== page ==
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Column: Fake reviews must stay online, the researchers said. I am not sure



Column: Fake reviews must stay online, the researchers said. I am not sure

It is perhaps inevitable that in this strange era of “alternative facts” and false “fake news” claims, someone will explain why fake online reviews are a good thing.

However, anyone would make such an argument jarring, especially when it comes from scholars who write in academic journals.

Learning entitled, “A Tangled Web: Should Online Review Portals Display False Reviews?” It was published recently in the journal Information Systems Research.

The main finding, said Beibei Li, a professor of information technology and management at Carnegie Mellon University, is that consumers place greater trust in websites “that display fake reviews along with non-fraudulent reviews.”

That is, the presence of fake reviews increases the value of honest reviews.

To me and maybe many others responded, “Huh?”

“At first, we also thought it was crazy that people wanted to see the dark side of the internet,” Li, one of the authors of the study, told me.

“But consumers tell us they want to see everything,” he said. “They want to make their own decisions.”

Li’s study estimates that as many as 30% of online reviews are fake, intended to improve the position of a company or product, or to damage a competitor’s reputation.

A separate study Last year concluded that about 40% of online reviews were suspected, with the percentage going up for apparel, home furnishings and electronics reviews.

Some of the big dogs in the field of review – Google, Amazon, Yelp, Airbnb – told me that they were trying to find fake reviews and maintain the integrity of their individual review systems.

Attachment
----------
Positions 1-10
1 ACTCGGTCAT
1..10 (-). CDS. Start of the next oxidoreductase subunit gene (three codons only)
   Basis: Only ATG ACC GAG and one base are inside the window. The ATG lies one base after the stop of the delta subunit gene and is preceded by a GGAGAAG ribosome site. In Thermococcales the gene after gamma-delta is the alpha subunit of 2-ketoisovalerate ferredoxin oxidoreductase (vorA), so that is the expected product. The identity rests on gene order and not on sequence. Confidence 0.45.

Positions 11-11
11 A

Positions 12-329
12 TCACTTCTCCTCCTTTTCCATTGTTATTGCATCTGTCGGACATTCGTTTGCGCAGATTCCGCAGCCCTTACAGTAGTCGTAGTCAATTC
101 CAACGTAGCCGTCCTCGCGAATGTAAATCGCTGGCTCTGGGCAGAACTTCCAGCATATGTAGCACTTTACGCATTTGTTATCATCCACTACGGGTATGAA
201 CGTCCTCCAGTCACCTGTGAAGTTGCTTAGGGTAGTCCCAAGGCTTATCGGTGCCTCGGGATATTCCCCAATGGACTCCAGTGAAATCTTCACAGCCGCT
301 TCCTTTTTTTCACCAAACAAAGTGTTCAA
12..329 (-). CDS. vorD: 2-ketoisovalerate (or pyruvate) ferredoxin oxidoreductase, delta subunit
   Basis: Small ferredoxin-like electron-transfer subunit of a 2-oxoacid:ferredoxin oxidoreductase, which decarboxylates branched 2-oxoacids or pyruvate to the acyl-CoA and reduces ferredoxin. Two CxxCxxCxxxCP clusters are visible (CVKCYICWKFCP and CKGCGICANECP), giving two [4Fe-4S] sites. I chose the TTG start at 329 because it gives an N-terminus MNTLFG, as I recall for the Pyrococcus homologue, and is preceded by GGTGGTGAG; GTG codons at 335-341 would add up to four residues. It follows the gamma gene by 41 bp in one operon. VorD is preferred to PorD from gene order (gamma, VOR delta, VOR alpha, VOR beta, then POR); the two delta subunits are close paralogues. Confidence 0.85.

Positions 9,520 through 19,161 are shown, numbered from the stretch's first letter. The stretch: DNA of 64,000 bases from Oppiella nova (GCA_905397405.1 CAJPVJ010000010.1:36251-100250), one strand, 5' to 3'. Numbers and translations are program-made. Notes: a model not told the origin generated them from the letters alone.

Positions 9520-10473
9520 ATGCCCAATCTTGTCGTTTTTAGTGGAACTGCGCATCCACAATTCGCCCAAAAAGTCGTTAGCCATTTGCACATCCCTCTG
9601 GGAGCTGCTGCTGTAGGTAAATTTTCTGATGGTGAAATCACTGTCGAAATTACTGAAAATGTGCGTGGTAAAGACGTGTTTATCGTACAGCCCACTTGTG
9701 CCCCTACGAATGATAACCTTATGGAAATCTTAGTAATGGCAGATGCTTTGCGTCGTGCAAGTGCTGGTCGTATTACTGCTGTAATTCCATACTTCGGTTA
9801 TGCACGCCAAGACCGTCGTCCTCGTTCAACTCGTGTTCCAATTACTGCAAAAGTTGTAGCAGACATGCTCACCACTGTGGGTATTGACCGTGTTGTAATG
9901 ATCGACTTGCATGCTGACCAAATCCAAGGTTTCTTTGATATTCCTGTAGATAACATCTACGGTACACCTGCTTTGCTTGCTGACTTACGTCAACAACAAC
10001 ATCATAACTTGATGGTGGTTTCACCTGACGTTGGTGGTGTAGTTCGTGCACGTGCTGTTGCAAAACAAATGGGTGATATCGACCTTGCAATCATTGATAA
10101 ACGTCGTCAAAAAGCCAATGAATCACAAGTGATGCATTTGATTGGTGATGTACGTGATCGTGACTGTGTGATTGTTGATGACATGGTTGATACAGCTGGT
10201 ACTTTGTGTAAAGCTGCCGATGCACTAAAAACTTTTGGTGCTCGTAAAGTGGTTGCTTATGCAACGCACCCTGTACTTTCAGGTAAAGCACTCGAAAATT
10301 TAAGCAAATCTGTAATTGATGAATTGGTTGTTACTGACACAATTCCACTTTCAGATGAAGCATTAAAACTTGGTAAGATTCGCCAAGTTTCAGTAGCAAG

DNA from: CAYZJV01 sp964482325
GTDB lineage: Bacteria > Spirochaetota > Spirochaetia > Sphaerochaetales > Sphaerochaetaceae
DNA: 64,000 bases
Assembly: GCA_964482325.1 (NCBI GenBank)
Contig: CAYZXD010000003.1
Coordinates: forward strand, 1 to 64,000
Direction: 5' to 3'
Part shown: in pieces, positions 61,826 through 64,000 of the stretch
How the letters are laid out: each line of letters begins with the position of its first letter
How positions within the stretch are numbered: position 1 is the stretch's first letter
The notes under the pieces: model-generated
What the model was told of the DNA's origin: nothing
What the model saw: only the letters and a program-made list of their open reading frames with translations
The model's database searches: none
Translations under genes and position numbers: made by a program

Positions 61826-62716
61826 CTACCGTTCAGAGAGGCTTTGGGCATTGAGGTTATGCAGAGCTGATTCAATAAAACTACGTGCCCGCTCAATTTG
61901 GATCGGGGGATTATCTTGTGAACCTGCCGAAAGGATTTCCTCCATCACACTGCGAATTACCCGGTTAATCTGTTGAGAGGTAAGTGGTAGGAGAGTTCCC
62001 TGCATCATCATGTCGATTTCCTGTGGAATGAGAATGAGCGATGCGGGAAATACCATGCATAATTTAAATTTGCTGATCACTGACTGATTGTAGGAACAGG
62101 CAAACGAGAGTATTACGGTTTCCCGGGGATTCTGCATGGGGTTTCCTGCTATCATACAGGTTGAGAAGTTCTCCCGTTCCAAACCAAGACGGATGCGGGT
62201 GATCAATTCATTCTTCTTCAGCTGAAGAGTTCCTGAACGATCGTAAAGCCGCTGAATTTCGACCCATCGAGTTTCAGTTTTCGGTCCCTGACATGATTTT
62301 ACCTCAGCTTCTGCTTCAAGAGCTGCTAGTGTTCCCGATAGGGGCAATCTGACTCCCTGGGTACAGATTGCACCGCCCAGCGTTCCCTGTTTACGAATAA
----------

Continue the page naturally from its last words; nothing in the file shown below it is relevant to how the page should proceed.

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Usually that means removing fake reviews as soon as the company realizes it.

Li said his research showed that consumers don’t want to lose reviews, real or fake.

“When they see fake reviews next to the real ones, it makes them trust the platform more,” he said.

I see how it works in theory. It’s nice to think that everyone thinks and is diligent in filtering all available information and making well-informed decisions.

But in reality, most people, myself included, don’t have the bandwidth for such a vast thought process when shopping for hair products or cell phone chargers.

We quickly scanned what was out there and, if there was no sign of great danger, we felt validated in our initial thoughts and closed the deal.

I contacted a number of online review experts. Some people think Li’s research is on the right track.

“Their prescriptive suggestion is to allow all information rather than just censoring fake reviews,” said Duncan Simester, a marketing professor at the Massachusetts Institute of Technology. “I like their advice and consider their results to make sense intuitively.”

Brett Hollenbeck, assistant marketing professor at UCLA, agrees that highlighting fake reviews makes sense. If a site removes it, he notes, “then consumers are left in the dark about which company buys them.”

“Seeing fake reviews marked on company pages can act as a warning and also serves to inform customers that the platform is active in finding fake reviews when they are posted,” Hollenbeck said.